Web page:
Document Type : Original Article

Authors

1 Department of Basic science, faculty of veterinary medicine, University of Tehran, Tehran, Iran.

2 Department of Surgery and Radiology, Faculty of Veterinary Medicine, University of Tehran, Tehran, Iran.

3 Department of Internal Medicine, Faculty of Veterinary Medicine, University of Tehran, Tehran, Iran.

4 Department of Anatomy, Fauclty of Veterinary Medicine, Ankara University, Ankara, Turkey.

5 DVM Student, Faculty of Veterinary Medicine, University of Tehran, Tehran, Iran.

6 Veterinary Radiologist, DVM, DVSc, from Faculty of Veterinary Medicine, University of Tehran, Tehran, Iran.

7 DVM Graduated Student, Faculty of Veterinary Medicine, University of Tehran, Tehran, Iran.

Abstract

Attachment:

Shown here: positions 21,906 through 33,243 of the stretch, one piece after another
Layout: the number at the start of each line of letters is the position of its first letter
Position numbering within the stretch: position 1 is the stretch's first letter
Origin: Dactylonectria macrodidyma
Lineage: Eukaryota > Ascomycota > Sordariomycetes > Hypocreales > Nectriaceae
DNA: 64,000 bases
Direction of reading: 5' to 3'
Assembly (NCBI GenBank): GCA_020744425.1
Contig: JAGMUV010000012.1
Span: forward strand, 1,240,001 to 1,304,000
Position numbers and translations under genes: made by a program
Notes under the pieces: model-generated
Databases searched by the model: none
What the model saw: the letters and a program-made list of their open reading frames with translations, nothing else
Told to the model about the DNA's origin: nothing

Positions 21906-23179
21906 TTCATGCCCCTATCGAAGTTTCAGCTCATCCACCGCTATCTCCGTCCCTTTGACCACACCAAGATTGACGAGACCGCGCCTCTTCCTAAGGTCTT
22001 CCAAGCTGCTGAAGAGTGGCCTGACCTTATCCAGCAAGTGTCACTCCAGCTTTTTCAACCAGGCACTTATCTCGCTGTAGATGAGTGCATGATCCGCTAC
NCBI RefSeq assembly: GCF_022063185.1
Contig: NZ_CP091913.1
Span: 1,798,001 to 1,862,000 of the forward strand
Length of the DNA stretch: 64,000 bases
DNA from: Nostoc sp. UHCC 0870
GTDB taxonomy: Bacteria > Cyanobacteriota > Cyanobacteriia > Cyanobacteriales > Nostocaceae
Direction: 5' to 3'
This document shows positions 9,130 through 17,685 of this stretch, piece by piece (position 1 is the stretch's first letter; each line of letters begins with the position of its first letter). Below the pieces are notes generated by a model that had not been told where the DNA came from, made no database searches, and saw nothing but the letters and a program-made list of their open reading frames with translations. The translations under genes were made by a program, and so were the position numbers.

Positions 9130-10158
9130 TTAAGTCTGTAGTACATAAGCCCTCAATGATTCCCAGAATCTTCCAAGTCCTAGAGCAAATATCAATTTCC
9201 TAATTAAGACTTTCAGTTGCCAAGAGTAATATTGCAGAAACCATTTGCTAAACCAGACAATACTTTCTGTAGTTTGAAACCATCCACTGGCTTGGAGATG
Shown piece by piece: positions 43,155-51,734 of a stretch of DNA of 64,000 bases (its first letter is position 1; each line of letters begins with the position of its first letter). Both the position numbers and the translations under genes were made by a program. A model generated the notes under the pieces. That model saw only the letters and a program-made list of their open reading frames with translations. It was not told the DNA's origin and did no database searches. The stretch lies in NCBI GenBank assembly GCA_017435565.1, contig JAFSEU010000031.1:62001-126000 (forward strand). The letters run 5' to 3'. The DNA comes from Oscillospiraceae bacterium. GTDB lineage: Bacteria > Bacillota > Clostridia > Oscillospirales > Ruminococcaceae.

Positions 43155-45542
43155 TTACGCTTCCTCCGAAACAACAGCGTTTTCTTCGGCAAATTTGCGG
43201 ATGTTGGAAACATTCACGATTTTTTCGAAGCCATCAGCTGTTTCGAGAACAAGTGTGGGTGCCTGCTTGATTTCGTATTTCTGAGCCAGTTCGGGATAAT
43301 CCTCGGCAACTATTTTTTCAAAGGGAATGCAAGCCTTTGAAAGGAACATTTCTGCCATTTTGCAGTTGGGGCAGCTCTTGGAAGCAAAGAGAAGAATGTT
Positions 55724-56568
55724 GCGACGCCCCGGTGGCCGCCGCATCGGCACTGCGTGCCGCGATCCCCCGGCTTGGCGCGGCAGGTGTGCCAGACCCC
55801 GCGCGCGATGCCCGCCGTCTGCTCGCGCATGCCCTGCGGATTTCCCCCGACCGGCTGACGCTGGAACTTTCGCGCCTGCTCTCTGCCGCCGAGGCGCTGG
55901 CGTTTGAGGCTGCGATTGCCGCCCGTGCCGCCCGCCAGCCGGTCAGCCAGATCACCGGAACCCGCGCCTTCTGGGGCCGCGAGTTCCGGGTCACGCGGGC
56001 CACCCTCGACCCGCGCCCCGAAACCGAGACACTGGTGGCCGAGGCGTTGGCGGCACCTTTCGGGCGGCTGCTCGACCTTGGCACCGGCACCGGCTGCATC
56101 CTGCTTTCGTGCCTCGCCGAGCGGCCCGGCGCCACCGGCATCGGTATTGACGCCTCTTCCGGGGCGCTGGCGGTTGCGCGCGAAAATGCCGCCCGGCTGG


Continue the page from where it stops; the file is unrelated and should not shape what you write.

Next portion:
Limited information about the skeletal anatomical features of the European pond turtle (Emys orbicularis), one of the species of turtles in Iran, is available. Given that performing clinical examinations as well using imaging techniques require complete anatomical information of the animal, it is essential to study these features in various researches. This study was done to provide complete anatomical information of the vertebrae and different shell parts in European pond turtles, as well as their normal three-dimensional computed tomographic (3D CT)-Scan images in both flexed and extended neck positions. This study was performed on 10 European pond turtles. CT-Scan images were taken from each sample and in the 3D reconstruction of the images, different patterns were used. 8 cervical vertebrae, 10 dorsal vertebrae, 2 sacral vertebrae, and 25 caudal vertebrae were observed in European pond turtles. The cervical vertebrae were highly mobile and there were no cervical ribs. Due to the fusion of the dorsal vertebrae, there were no intervertebral foramina in this section, but very small lateral vertebral foramina were visible. These foramina were formed in the last four dorsal vertebrae at the fusion site and they were larger than the foramina of the cranial vertebrae. According to the results of this study, it can be concluded that the use of diagnostic techniques such as a 3D CT-Scan is very useful in the study of skeletons. The correct direction and position of the bones can be easily determined using this technique. Part of the turtle`s ability to contract the neck is due to the special structure of the articular processes of the last two cervical vertebrae and the first dorsal vertebra. One of the most important adaptations in the evolution of the special structure of the seventh and eighth vertebrae of the neck and the way they are articulated.